Aussies do make Cabernet Sauvignon, but since 1951, Shiraz has captured the attention of Australian wine drinkers, as well as  fans of red wine with personality, everywhere.

There are six states in Australia (Western Australia, Queensland, South Australia, New South Wales, Victoria, Tasmania), plus Northern Territory and the Australian Capital Territory. The huge landmass that is the Australian continent/country is about the same size as continental United States. 

Old vine Shiraz

Shiraz is produced in every state and territory and all of them are different, reflecting local terroir. Anyone with a fondness for Oz Shiraz would never mistake a Barossa Shiraz for one made in Margaret River, or the Hunter Valley. They all carry the same varietal name, but they don't taste the same.

The modern story of Shiraz begins with a man named Max Schubert. In the 1950s, Schubert was head winemaker for Penfolds, in the Barossa Valley of South Australia. Following a trip to France where he tasted a number of Bordeaux, Schubert wanted to make a wine at Penfolds like what he tasted in France.

But there was no Cabernet Sauvignon then in the Barossa, although there was plenty of Shiraz, used then to make sweet Australian Port. So, Schubert's boss directed him not to make a dry red from Shiraz.  

Fortunately for wine lovers, Schubert ignored the order and made a Shiraz, aged in American oak, that he named Grange Hermitage.  The French objected to the use of the Hermitage name, since there was already a Hermitage wine in the Rhone Valley.  Penfolds relented and today the famous wine is called simply, Grange.

Numerous Shiraz/Syrahs, made outside the northern Rhone Valley, consider Hermitage and Cote Rotie, as the baseline. Rhone Syrah is deeply colored, with complex aromas of blackberry/raspberry, hints of rosemary and wood smoke.  With age, Syrah becomes more leathery with tobacco leaf notes. Australian Shiraz is riper, more concentrated and fruit-driven.

With that background as a general reference, here are a few characteristics of regional Australian Shiraz. 

Barossa, South Australia: deep ruby color, chocolate-covered cherries, faint herbal note, soft tannins, good acidity. Many Barossa Shiraz have what the Aussies describe as eucalypt, which to me is more menthol than mint.

Hunter Valley, New South Wales: Shiraz does well in the southern part of the Hunter, mainly between the city of Cessnock and the Rothbury area. Young Hunter Shiraz is lean and closed, but like Hunter Semillon, aging in the bottle brings out big berry flavors and smooth tannins.

Yarra Valley

Victoria sub regions: Yarra Valley: very deep inky color, ripe black cherry, peppery back note, crisp acidity, fine tannins.  Geelong: dense color, spicy/peppery aroma, black cherry flavors, good structure and length. Grampians: deep ruby color, richly textured flavors, ripe plums, spice and black pepper, good length. Pyrenees: chocolate cherry and black plum, spicy/peppery, length and structure; Taltarni is the most often seen Pyrenees Shiraz in the U.S. market.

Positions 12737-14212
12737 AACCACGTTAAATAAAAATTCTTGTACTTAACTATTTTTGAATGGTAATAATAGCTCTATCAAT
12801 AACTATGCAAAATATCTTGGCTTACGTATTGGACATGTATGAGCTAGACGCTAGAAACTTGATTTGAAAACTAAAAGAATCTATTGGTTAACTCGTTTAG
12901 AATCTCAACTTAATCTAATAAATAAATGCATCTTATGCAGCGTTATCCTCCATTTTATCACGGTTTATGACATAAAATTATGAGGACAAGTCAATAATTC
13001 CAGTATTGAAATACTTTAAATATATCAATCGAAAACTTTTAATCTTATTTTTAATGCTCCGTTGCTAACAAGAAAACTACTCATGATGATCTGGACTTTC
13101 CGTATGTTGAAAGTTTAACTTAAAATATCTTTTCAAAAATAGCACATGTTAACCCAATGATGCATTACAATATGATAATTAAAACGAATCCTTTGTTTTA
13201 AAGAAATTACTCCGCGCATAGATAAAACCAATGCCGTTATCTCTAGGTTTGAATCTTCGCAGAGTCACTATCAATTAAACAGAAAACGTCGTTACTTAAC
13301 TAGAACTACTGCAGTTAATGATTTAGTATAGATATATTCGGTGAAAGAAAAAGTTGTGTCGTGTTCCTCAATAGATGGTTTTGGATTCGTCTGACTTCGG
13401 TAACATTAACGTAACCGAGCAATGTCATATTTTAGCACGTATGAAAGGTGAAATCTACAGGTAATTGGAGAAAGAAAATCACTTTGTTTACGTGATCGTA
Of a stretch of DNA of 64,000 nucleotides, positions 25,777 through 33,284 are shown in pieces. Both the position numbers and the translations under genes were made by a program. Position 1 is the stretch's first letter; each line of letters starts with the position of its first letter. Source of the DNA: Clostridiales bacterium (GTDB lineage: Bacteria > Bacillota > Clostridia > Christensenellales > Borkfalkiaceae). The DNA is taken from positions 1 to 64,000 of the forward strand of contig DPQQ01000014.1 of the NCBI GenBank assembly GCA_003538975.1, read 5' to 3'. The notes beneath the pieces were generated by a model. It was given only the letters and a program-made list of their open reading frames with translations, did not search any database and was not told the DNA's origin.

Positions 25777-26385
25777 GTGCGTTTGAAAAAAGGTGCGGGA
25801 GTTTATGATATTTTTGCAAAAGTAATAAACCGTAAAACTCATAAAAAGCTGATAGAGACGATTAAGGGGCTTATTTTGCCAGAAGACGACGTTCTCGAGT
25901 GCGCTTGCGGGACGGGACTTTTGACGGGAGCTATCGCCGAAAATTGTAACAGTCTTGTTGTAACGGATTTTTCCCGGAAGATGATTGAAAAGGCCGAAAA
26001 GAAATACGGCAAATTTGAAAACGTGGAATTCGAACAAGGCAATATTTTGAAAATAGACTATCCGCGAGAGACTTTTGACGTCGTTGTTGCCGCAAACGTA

Tasmania: dense, ripe blackberry, bing cherry, subtle leafy notes. Because of the Tasmania cool climate, similar in some places to Champagne, Tassie is better known for Pinot Noir than Shiraz.

Margaret River, Western Australia: complex bright red fruits, brisk acidity, firm tannins. Structure is more Bordeaux/Cabernet-like than Rhone/Syrah. 

Shiraz also shows up in G-S-M, a blend of Shiraz, Grenache and Mourvedre, with the up-front fruit of Grenache, the structure of Shiraz and the color of Mourvedre.  Aussies also blend Shiraz with Cabernet Sauvignon.

Other noteworthy Shiraz, by state/region: Rothbury Estate, Rosemount Estate (New South Wales); Clonakilla (Canberra); De Bartoli, Yarra Ridge Vineyard (Yarra Valley); Taltarni, Mount Avoca Vineyard (Pyrenees); Chateau Tahbilk (Goulburn Valley); Grant Burge, St. Hallett, Peter Lehman, Yalumba, Wolf Blass, Rockford  (Barossa Valley); Henschke, Hill-Smith Estate (Eden Valley); Jim Barry (Clare Valley); Wynns Coonawarra Estate, Katnook Estate (Coonawarra); d'Arenberg Wines, Normans, Clarendon Hills (McLaren Vale); Vasse Felix, Cape Mentelle (Margaret River).

The name Shiraz comes from the capital of ancient Persia and is the fifth most populous city in present-day Iran. Shiraz is also the name of Australia's most popular red wine, a worthy addition to a wine drinker's collection.

Next blog: Loving Lodi